It wouldn't be a surprise if the House goal is put together a budget that forces Scott to make difficult decisions - including the elimination of Enterprise Florida. Will the Senate keep its budding alliance with Scott and resist? Or will Scott be forced to actually consider vetoing the budget and in a moment sure to command plenty of press attention - order legislators back to Tallahassee to pass a budget that he says doesn't crash the economy?
Another pivotal budget item: The $300 million that the state received from the Deepwater Horizon settlement that is supposed to go to eight North Florida counties. The money was received last year but it still hasn't gone out the door. It's gotten a bit lost in the mix, but this item could prove crucial in the final mix. Negron, during his opening day press conferences, started out his remarks by warning that the Senate will not go along with a House proposal to place limits on how the money is spent. That bill initially placed firm legislative controls on the spending, but then it was amended. It's now parked in a committee that cancelled its meeting this week.
And without going into great detail - the longer the budget impasse is unresolved the more control actually shifts to Scott. He has several administrative tools in his hands that he can use to keep state government open - and control state spending - if legislators are actually unable to reach a final deal by July 1.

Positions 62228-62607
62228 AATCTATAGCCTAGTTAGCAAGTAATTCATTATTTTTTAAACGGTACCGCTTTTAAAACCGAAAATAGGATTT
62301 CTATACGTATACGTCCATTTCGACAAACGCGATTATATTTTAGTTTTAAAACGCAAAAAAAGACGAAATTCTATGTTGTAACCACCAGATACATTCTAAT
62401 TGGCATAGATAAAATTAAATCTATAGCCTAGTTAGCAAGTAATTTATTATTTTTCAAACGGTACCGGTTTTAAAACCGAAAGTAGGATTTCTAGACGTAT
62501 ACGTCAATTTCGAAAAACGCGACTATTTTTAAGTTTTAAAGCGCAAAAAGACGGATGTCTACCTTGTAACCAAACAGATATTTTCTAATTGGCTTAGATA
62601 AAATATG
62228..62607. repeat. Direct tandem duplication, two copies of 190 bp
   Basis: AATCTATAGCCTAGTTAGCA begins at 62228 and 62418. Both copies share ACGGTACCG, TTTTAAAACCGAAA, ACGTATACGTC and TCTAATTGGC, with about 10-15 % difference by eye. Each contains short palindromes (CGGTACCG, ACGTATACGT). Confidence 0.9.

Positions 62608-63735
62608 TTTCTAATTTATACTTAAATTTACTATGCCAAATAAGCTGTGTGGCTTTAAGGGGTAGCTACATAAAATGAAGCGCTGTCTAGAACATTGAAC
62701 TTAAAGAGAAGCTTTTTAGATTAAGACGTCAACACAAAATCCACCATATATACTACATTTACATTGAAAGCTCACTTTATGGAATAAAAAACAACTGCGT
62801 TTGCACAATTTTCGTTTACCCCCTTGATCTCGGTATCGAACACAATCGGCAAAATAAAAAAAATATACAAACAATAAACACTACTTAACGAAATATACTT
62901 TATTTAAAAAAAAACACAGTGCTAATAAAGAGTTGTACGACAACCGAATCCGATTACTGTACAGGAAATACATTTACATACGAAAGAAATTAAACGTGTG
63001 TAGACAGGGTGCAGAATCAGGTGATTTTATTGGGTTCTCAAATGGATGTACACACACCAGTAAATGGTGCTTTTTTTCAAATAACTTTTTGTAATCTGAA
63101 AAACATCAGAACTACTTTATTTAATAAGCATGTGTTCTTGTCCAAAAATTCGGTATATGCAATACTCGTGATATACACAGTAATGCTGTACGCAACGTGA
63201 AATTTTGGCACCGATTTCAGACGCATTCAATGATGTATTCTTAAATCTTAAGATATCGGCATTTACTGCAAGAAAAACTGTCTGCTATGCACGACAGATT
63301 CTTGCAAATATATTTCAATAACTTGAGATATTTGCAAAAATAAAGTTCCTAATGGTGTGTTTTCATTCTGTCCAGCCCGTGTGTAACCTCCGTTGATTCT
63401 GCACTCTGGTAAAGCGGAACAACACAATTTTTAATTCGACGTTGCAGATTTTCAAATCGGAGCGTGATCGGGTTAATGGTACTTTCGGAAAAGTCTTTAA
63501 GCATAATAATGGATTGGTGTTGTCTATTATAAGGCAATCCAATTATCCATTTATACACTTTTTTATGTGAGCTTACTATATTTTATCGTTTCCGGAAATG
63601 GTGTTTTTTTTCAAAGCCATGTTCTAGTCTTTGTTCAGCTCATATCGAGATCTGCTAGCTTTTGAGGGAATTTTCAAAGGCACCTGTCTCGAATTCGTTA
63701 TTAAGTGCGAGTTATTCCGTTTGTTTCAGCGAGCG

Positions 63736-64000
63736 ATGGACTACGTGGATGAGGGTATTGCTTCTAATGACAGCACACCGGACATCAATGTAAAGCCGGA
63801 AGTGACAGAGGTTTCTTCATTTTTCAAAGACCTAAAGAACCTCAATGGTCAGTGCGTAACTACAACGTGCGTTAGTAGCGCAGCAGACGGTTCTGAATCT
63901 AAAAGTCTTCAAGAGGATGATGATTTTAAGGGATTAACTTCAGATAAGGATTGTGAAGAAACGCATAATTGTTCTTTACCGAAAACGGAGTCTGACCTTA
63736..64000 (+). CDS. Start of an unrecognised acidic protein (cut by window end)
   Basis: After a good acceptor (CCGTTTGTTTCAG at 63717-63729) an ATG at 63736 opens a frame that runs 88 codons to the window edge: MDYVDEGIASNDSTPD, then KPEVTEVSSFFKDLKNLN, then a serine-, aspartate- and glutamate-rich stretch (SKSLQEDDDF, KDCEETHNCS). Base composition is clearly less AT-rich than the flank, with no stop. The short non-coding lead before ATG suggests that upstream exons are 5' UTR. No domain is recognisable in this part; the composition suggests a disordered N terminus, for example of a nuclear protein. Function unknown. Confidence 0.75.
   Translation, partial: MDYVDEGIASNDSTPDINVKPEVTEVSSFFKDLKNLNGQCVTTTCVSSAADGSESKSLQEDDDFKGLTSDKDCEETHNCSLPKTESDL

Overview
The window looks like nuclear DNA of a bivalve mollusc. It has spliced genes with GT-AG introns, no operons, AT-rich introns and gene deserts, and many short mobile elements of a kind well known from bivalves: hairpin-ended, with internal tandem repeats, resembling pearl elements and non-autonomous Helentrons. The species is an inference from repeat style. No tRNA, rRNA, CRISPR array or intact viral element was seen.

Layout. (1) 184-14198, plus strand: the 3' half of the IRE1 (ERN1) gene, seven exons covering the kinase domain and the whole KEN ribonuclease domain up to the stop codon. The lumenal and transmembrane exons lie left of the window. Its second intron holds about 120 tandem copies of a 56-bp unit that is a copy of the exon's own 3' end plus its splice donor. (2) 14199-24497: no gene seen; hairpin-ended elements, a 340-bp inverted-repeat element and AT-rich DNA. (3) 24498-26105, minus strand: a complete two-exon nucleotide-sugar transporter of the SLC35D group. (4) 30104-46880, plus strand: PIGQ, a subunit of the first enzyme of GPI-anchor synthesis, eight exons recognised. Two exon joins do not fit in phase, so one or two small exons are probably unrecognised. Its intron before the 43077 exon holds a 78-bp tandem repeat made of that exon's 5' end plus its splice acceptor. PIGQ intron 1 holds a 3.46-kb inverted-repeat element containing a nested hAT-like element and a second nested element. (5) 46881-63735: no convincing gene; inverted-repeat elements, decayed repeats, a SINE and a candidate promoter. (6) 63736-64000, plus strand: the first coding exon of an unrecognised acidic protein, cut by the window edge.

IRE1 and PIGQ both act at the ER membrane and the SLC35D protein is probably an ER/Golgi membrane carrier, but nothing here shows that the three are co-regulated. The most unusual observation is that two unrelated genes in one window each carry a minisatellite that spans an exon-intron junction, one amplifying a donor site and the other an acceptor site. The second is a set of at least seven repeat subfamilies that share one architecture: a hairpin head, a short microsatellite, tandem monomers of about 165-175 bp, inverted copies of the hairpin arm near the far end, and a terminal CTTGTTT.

2. What does Richard Corcoran really want? Say this for Mr. Speaker - he has befuddled a lot of people.
Part of it is that Corcoran is a skilled political operative who knows all about leverage and negotiations. Corcoran's showdown with Scott over economic development and contracts as well as his crackdown on lobbyists has led to speculation about his true motives and true intentions and a looming bid for higher office.
A bid for governorship may be ultimately where he winds up.
But those who know him closely contend that Corcoran's wish list - which includes term limits for Supreme Court justices and appeals court judges as well as help for low-income charter schools - is not just window dressing.
And understand this: Corcoran not only has supporters in the House, but he also has quietly built up backing in the Senate as illustrated by his appointment this week of Sen. Tom Lee to the Florida Constitution Revision Commission. Lee has made it clear that he is a "free agent" during the upcoming session.
If you look closely it appears that Corcoran may have sway with a handful of Senate Republicans, which means he may have some leverage in the "deliberative Senate." And it also creates one side-item of speculation (consider it question 2A) - Will Negron have to rely on Democrats in order to get his agenda passed?